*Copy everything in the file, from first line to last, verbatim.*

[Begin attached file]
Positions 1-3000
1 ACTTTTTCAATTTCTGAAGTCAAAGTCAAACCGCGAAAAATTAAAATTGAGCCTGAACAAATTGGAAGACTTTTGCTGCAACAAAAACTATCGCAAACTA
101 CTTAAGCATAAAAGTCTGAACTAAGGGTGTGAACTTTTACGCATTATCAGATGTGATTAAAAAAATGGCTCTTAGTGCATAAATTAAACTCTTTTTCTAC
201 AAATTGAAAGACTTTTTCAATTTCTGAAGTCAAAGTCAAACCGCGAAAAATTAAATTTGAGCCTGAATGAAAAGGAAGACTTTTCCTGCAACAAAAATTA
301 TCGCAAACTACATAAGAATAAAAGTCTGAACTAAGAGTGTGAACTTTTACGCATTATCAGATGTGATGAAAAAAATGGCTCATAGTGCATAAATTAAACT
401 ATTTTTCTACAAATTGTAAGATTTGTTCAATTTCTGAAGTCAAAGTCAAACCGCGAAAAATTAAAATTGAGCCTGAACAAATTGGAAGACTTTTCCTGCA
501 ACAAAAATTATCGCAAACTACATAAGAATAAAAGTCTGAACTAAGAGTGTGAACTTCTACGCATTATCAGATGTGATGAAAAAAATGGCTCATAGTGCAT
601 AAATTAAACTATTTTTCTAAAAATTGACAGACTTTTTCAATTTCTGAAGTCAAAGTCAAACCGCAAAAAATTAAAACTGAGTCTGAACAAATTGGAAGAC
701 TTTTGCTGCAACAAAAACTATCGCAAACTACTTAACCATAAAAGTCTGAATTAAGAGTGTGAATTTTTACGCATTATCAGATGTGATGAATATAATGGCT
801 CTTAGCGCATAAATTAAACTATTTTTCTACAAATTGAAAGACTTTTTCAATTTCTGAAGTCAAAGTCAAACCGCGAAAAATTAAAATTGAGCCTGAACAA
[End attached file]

Positions 1-3000
1 ACTTTTTCAATTTCTGAAGTCAAAGTCAAACCGCGAAAAATTAAAATTGAGCCTGAACAAATTGGAAGACTTTTGCTGCAACAAAAACTATCGCAAACTA
101 CTTAAGCATAAAAGTCTGAACTAAGGGTGTGAACTTTTACGCATTATCAGATGTGATTAAAAAAATGGCTCTTAGTGCATAAATTAAACTCTTTTTCTAC
201 AAATTGAAAGACTTTTTCAATTTCTGAAGTCAAAGTCAAACCGCGAAAAATTAAATTTGAGCCTGAATGAAAAGGAAGACTTTTCCTGCAACAAAAATTA
301 TCGCAAACTACATAAGAATAAAAGTCTGAACTAAGAGTGTGAACTTTTACGCATTATCAGATGTGATGAAAAAAATGGCTCATAGTGCATAAATTAAACT
401 ATTTTTCTACAAATTGTAAGATTTGTTCAATTTCTGAAGTCAAAGTCAAACCGCGAAAAATTAAAATTGAGCCTGAACAAATTGGAAGACTTTTCCTGCA
501 ACAAAAATTATCGCAAACTACATAAGAATAAAAGTCTGAACTAAGAGTGTGAACTTCTACGCATTATCAGATGTGATGAAAAAAATGGCTCATAGTGCAT
601 AAATTAAACTATTTTTCTAAAAATTGACAGACTTTTTCAATTTCTGAAGTCAAAGTCAAACCGCAAAAAATTAAAACTGAGTCTGAACAAATTGGAAGAC
701 TTTTGCTGCAACAAAAACTATCGCAAACTACTTAACCATAAAAGTCTGAATTAAGAGTGTGAATTTTTACGCATTATCAGATGTGATGAATATAATGGCT
801 CTTAGCGCATAAATTAAACTATTTTTCTACAAATTGAAAGACTTTTTCAATTTCTGAAGTCAAAGTCAAACCGCGAAAAATTAAAATTGAGCCTGAACAA